Vedder Mountain Veterinary Clinic

604-858-8198
STRANGER DANGER! RABBITS TAKE HEED! By Dr. Leslie Ross D.V.M. Bsc.
 

             Rabbit owners please take heed!

 

          There is a deadly, highly infectious rabbit virus that appeared in British Columbia for the first time ever early February of this year.  (2018). Initial reports were from cases found on Vancouver Island.  Since then, wild rabbits from Nanaimo, Annacis Island, Courtenay, Comox and Delta have tested positive for this virus. 

 

  It infects the rabbit’s body very quickly and causes very fast deterioration of their health due to internal bleeding and severe liver and spleen damage.  The mortality rate is very high! Sudden death occurs often between 1 and 9 days after exposure.  Breathing difficulties, lack of coordination and nasal bleeding are common signs.   The virus causing the devastating illness is named RHD2.  It is a new variant of much more common, less lethal various forms of the virus.  Essentially, it has become virulent with a vengeance! 

 

 The virus just affects rabbits; it does not cause disease in cats, dogs or humans.

 

     The disease can spread very easily!  It is very important as a long-term safety measure to avoid pet rabbits being in any kind of contact with wild rabbits, rodents and insects, including flies and fleas.  During this recent outbreak, it is important to be even more careful about where pet rabbits are housed and to keep them in quarantine to avoid them contacting new rabbits or sick rabbits.  Also to keep them separated from cats or dogs that may have been outdoors and in contact with wild rabbits or their droppings.    Strict biosecurity measures for people in contact with groups of rabbits should be firmly in place.  These include changed clothing between rabbits and the use of bleach, virkon or potentiated hydrogen peroxide products for disinfections of the environment and of handler’s hands and shoes.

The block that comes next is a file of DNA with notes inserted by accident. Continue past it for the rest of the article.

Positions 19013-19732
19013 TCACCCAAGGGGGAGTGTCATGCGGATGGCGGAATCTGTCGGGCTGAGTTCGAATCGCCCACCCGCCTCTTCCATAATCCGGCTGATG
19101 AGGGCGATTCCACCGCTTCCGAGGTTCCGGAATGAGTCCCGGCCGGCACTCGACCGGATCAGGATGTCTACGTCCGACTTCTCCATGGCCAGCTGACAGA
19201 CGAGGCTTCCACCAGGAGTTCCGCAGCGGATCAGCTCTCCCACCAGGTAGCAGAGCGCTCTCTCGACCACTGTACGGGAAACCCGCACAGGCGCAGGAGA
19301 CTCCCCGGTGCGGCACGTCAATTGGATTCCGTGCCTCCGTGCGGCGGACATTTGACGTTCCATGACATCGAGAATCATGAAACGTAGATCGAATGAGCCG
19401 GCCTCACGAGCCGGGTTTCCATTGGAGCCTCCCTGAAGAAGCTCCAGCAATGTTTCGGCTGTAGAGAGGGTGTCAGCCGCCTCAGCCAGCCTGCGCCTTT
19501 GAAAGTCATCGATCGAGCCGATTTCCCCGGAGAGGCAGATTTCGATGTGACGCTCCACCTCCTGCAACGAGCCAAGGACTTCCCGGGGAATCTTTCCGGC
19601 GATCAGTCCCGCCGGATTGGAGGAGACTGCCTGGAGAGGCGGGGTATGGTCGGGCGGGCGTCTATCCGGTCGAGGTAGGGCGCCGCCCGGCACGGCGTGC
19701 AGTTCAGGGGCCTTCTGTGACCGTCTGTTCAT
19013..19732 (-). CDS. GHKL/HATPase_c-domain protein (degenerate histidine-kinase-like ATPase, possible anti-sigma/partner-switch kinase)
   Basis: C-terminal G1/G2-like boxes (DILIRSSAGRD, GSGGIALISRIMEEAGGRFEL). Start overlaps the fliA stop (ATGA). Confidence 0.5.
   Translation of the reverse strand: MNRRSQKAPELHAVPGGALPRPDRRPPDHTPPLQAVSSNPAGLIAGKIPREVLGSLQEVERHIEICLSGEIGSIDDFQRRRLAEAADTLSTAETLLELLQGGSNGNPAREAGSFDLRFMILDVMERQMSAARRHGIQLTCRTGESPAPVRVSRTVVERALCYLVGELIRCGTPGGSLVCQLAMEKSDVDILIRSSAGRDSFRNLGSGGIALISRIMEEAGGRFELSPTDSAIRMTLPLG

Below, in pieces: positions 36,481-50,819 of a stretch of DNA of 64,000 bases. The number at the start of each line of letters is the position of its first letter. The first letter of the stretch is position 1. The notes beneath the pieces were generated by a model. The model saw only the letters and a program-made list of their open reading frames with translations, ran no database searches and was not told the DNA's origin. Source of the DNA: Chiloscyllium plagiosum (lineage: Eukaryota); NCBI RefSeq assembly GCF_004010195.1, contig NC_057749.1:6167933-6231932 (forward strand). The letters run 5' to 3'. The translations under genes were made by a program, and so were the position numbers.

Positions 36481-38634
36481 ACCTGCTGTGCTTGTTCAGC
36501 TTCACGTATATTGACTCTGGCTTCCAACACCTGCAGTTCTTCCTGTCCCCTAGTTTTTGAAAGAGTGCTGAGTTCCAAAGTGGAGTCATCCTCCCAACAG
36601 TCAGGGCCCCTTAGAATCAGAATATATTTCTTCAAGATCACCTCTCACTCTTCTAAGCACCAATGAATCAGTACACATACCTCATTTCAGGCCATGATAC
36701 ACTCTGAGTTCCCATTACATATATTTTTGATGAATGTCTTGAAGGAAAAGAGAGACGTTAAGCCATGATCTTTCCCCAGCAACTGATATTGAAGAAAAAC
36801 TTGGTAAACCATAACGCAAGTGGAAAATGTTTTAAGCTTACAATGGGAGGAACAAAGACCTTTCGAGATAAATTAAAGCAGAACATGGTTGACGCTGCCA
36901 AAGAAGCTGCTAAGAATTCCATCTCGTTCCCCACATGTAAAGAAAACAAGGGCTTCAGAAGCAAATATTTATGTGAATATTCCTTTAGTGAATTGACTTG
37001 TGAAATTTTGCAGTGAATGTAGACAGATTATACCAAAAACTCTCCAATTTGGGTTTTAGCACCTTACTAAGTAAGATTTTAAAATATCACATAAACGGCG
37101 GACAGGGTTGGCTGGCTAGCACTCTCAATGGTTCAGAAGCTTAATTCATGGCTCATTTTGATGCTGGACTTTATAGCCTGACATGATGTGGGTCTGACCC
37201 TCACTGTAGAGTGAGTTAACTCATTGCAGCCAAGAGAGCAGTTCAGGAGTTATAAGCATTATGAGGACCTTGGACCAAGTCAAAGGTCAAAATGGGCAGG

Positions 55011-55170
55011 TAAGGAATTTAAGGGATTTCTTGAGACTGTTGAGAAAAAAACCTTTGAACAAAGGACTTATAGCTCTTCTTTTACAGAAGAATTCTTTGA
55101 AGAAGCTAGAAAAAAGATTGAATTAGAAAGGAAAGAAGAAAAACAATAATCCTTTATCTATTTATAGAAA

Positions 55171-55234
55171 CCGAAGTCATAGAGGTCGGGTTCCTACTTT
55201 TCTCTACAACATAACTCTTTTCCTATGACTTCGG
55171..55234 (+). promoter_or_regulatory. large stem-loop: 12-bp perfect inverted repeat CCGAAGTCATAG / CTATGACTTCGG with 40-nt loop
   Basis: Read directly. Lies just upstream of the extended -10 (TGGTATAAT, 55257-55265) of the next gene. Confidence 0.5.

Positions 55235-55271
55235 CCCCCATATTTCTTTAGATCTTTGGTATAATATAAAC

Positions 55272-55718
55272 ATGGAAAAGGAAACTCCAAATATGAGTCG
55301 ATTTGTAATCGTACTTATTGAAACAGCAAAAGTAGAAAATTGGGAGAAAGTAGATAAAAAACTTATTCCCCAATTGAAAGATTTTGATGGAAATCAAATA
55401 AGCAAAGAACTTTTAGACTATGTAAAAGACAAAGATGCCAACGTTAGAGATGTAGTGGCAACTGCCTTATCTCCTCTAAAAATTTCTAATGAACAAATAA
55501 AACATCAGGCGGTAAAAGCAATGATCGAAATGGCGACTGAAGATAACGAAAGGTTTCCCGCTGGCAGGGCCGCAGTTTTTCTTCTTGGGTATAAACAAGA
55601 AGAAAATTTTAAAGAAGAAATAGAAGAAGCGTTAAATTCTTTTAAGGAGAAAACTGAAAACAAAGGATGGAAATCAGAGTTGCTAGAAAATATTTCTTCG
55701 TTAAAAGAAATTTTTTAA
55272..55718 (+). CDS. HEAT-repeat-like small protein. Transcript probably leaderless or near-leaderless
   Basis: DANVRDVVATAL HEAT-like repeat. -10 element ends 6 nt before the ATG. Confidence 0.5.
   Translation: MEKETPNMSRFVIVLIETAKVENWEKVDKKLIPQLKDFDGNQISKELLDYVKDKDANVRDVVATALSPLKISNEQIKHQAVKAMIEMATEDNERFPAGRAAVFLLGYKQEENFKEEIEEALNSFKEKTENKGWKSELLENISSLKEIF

Other longer-term protective measures include avoidance of the offering of home grown food, even if from a private yard garden due to the risk of contamination of fecal, digestive or respiratory secretions left from infected wild rabbits.

 

 Very fortunately, there is currently an imported vaccine now available to veterinarians.  It has been cleared by the federal governments to be distributed to B.C. by a special emergency permit since it is an unlicenced vaccine. It is administered as a single dose and is recommended as a yearly vaccine to avoid rabbits succumbing to this devastating illness.

 

 

 

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